Turkish police violence against Kurdish prisoners' mothers leads to uproar

Kurdish visual artist Ahmet Gunestekin questioned whether equal citizenship existed in Turkey, joining a barrage of condemnations.
author_image Rawa Barwari

ERBIL (Kurdistan 24) – Turkish police officers on Friday and Saturday used harassment and violence against Kurdish mothers who were protesting in solidarity with their political prisoner children in Kocaeli and the Kurdish Mardin province.

Footage from a location near Gebze Women’s Prison in Turkey’s Kocaeli province showed a police officer shouting at several women, and telling them to “walk” as he and others drove them away while dogs barked.

“You’ve got energy. Right? So, walk,” the officer can be heard shouting at the elderly women.

The Turkish police’s maltreatment of elderly Kurdish women in the video the pro-Kurdish Peoples’ Democratic Party (HDP) shared on Saturday received backlash from social media users, journalists, and politicians.

“What’s your beef with mothers, women, and particularly Kurdish mothers who are weeping,” Sezgin Tanrikulu, a lawmaker for the opposition People’s Republican Party (CHP), asked the Turkish Justice Ministry which regulates and oversees the prison system across Turkey.

“This police harassment and batons is the face of the oppressive government,” Tanrikulu, himself a Kurd and prominent human rights lawyer, wrote on Twitter.

He vowed to follow the case with the authorities.

Hundreds of Kurdish political prisoners led by the formerly jailed HDP lawmaker Leyla Guven are on a hunger strike to pressure President Recep Tayyip Erdogan’s administration to lift what they call a policy of isolation on the imprisoned Kurdistan Workers’ Party (PKK) founder Abdullah Ocalan.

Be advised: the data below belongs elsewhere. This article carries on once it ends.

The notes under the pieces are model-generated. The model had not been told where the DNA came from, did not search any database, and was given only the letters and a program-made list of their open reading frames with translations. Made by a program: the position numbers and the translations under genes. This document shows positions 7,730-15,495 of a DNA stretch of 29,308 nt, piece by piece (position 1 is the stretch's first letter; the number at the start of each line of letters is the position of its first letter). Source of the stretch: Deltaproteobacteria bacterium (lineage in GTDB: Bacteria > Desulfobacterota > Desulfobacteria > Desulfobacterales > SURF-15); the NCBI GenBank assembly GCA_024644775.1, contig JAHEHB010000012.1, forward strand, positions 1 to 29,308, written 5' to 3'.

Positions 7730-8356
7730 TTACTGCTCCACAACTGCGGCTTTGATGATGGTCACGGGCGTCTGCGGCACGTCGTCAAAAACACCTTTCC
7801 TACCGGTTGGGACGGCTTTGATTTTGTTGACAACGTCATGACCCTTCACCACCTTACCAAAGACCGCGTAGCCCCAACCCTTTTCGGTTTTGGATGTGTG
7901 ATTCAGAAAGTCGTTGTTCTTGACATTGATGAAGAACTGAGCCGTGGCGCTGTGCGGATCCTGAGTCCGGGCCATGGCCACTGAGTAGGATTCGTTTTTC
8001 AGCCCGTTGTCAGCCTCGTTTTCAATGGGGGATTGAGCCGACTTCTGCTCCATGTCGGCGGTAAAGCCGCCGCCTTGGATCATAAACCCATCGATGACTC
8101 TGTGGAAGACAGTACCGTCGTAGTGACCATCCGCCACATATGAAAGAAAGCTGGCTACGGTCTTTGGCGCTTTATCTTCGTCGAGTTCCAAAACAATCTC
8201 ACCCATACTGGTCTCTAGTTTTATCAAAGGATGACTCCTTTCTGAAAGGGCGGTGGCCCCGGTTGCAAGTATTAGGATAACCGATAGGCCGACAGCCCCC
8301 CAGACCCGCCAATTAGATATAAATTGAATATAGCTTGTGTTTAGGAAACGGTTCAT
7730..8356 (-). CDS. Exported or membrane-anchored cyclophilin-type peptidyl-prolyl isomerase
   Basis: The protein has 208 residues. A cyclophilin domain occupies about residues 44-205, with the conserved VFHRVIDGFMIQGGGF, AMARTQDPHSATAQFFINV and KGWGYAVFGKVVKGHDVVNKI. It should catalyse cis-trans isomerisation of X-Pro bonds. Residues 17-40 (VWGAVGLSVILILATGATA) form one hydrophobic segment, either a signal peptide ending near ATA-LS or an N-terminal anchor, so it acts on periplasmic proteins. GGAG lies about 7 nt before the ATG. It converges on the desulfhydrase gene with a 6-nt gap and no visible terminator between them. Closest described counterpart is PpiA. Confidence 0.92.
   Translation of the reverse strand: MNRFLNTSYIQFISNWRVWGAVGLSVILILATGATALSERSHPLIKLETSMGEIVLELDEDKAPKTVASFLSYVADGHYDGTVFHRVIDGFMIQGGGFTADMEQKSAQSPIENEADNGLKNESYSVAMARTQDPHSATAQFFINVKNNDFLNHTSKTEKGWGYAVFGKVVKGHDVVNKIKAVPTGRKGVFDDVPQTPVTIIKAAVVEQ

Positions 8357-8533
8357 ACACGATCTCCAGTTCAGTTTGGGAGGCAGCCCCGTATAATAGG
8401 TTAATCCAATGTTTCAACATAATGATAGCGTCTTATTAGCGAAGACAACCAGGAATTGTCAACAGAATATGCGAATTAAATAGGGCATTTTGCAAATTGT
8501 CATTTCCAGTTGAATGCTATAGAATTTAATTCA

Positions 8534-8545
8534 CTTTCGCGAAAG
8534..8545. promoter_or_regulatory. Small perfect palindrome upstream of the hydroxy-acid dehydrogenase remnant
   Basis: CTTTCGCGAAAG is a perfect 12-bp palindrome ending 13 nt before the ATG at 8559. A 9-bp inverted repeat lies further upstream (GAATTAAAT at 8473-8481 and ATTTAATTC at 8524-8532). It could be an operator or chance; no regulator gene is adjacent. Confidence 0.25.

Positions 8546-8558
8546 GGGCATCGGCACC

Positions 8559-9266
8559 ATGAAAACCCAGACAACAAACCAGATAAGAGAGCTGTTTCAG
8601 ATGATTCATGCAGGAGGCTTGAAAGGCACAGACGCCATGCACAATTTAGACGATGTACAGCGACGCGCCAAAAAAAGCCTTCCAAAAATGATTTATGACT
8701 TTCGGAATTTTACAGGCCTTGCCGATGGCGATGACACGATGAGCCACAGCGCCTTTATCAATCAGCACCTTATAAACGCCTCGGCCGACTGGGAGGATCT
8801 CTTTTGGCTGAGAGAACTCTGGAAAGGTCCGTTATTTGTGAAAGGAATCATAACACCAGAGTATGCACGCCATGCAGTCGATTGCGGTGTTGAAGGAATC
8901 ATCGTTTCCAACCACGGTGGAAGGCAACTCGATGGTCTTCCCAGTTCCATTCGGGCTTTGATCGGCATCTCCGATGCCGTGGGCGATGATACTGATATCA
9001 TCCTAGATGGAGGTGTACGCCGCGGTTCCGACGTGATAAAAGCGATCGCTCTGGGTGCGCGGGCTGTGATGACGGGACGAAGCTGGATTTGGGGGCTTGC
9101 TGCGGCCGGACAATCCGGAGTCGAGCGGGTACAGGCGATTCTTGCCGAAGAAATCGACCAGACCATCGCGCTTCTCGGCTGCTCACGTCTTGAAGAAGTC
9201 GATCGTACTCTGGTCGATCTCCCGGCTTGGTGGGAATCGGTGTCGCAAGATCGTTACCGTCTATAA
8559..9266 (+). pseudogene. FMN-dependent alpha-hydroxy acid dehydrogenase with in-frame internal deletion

HDP called the police treatment “a picture of lawlessness and tyranny.”

Another CHP MP, Gursel Tekin, also a Kurd, called it “oppression with a heavy price.”

A world-renowned Kurdish visual artist, Ahmet Gunestekin, questioned whether equal citizenship existed in Turkey in a tweet commenting on the video.

The Kocaeli governorate issued an online statement after thousands of reactions and hashtags, saying there was “intelligence that provocative incidents would occur.”

In the lengthy statement, it said an investigation was launched into the “security members who overrode their mandate during the intervention.”

HDP pointed out that there was “no apologies, no sign of shame, no resignations, and no dismissals.”

In less than 24 hours, Turkish police attacked another protest in the Kurdish Mardin province’s Kiziltepe district.

Footage from the scene showed police using water cannons to disperse a crowd as officers clamp down on several protestors, and drag a white-veiled mother.

Police arrested her, identified as Hevlet Oncu, along with six others, the local Mezopotamya agency said.

As of last year, there are over 50,000 political prisoners in Turkish jails, according to HDP figures.

Editing by Karzan Sulaivany